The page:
The collapse of the Hanjin shipping firm last August has made the market cautious to offer certain covers.

The collapse of the Hanjin shipping firm last August has made the market cautious to offer certain covers.

Cargo underwriters all at sea following Hanjin collapse

10 October 2017

A leading marine insurance lawyers has said the collapse of the Hanjin shipping firm last August has hit the appetite for the market to offer certain covers.

Speaking to the Insurance Institute of London in the Old Library, today (10 October) Mike Roderick, Partner, Clyde & Co LLP, said while the hull and machinery market had been largely unaffected the impact of the collapse had been felt elsewhere.

One of the major areas was the Container Lessee Default market where there was specific coverage for the insolvency, or bankruptcy of the carrier.

He said whichever way you looked at the coverage there was a claim to be made on such policies.

“ I am aware of polices that have been triggered,” he said. “These policies will cover the loss of damage of the cargo and the repositioning to the end destination.

“These policies do not tend to be for a single container but thousands if not tens of thousands and a number of these policies have been settled on a total loss basis.”

He added cargo underwriters were checking their exclusions.

The traditional cover had a broad exclusion which made it clear there would be no pay out for delays for insolvency. This was a clause form 1982, but under pressure from the market the London market and others inserted a new clause in 2009 which would exclude payment only if it could be found that the policyholder knew or could expect that the carriage of the cargo would be disrupted or delayed by the insolvency of the carrier.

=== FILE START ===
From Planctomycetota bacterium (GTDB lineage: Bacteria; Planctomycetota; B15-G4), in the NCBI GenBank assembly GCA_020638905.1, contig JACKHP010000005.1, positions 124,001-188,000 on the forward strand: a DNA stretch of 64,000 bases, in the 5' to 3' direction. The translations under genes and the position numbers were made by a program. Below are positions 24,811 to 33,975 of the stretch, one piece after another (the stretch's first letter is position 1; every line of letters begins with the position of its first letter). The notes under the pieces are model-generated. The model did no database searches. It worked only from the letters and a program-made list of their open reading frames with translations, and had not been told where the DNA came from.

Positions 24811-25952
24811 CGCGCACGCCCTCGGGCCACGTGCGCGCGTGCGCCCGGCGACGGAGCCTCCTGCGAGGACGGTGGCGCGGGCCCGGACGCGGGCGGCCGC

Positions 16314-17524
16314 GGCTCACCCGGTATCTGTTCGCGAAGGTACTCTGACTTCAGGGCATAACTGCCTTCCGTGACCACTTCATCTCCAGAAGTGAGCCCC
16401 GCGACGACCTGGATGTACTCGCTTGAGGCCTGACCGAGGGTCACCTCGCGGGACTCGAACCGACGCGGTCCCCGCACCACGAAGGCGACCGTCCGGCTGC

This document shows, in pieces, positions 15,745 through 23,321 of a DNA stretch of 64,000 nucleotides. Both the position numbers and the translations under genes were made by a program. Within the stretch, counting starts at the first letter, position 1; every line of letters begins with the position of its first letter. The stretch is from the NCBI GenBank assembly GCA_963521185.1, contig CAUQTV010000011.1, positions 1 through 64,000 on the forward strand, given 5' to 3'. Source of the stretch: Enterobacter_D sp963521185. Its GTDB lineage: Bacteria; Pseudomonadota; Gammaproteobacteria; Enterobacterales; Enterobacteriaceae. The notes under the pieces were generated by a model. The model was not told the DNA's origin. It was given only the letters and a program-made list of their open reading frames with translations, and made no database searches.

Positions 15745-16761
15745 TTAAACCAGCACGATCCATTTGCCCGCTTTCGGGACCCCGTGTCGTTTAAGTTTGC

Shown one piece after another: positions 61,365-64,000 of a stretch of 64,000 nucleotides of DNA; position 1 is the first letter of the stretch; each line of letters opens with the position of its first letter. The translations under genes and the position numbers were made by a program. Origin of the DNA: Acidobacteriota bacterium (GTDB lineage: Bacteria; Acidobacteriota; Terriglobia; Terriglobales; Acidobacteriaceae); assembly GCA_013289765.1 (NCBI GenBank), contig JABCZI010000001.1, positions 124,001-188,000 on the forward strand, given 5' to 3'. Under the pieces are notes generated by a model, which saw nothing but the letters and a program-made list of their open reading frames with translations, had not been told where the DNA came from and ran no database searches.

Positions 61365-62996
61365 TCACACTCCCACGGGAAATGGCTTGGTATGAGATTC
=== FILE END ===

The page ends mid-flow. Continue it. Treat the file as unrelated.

“That is a hard thing for the market to prove,” he added.

US cargo policies traditionally have no insolvency exclusion and Mr Roderick said the American Institute of Marine underwriters’ cargo committee, was discussing how they approach the issue.

The Middle Eastern market however had stuck with the 1982 clause and as such expected no claims on the cargo policies.

“I have heard from underwriters in the London market who want to return to the simplicity of the 1982 clause but I think that is wishful thinking,” he added. “There have been a number of figures published on the total loss for the cargo market of Hanjin and it was put at $2 billion.

“I think the actual claims did not come anywhere near $2 billion.” re